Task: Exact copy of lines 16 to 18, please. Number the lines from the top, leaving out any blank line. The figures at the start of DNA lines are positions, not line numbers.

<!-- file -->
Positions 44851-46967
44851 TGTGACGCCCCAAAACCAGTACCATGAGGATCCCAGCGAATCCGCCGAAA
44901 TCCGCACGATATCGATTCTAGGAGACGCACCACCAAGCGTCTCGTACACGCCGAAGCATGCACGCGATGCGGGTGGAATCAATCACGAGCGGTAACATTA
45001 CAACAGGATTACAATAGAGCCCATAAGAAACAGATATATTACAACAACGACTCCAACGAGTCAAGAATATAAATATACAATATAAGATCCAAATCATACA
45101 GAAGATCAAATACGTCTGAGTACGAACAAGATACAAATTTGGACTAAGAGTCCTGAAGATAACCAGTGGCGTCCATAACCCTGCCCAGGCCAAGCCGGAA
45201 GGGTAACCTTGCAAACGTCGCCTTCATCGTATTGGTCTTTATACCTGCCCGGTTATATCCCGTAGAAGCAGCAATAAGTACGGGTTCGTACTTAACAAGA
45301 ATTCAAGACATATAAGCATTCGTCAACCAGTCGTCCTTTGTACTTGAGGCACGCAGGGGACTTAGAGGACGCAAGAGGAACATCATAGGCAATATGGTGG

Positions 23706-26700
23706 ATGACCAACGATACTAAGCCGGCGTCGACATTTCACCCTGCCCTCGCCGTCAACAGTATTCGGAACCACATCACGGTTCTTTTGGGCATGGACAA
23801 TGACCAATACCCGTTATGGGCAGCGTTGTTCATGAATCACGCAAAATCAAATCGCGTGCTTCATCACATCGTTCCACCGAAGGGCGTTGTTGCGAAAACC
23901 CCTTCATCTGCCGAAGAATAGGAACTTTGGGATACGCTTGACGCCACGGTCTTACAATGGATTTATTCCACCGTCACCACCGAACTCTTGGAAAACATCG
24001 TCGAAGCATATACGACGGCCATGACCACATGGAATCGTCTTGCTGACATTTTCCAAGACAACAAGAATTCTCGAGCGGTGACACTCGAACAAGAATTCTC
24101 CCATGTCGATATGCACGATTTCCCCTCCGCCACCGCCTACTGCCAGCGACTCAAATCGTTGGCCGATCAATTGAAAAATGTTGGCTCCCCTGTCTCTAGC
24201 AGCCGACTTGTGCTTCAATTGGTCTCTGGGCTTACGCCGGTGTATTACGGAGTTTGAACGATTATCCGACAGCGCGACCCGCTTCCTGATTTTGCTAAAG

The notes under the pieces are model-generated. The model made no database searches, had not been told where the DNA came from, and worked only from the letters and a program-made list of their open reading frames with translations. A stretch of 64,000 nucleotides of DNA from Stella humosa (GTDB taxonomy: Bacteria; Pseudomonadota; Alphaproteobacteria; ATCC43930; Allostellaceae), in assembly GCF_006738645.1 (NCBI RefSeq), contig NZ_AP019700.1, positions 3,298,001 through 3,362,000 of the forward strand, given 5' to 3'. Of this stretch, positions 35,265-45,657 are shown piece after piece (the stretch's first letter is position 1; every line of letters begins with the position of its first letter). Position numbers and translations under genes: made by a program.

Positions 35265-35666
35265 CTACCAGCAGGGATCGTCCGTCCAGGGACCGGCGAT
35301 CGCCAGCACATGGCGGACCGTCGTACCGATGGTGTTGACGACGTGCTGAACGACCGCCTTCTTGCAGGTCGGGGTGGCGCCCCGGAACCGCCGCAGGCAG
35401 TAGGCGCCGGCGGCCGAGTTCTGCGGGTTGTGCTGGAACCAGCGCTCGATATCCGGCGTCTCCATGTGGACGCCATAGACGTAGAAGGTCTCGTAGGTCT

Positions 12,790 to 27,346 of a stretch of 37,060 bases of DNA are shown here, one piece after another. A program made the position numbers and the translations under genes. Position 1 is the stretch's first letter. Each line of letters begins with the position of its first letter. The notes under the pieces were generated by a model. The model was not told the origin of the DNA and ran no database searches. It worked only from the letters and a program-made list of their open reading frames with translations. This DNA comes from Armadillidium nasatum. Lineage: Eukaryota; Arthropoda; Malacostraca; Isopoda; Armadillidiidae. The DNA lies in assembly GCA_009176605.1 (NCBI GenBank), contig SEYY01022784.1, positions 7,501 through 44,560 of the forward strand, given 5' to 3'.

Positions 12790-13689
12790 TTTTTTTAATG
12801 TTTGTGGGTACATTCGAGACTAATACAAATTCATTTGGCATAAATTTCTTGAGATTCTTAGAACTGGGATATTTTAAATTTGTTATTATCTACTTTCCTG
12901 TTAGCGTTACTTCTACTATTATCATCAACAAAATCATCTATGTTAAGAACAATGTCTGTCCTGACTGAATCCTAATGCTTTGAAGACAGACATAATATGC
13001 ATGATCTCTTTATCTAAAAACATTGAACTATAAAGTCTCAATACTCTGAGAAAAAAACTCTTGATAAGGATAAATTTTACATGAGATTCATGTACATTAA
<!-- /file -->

Positions 35265-35666
35265 CTACCAGCAGGGATCGTCCGTCCAGGGACCGGCGAT
35301 CGCCAGCACATGGCGGACCGTCGTACCGATGGTGTTGACGACGTGCTGAACGACCGCCTTCTTGCAGGTCGGGGTGGCGCCCCGGAACCGCCGCAGGCAG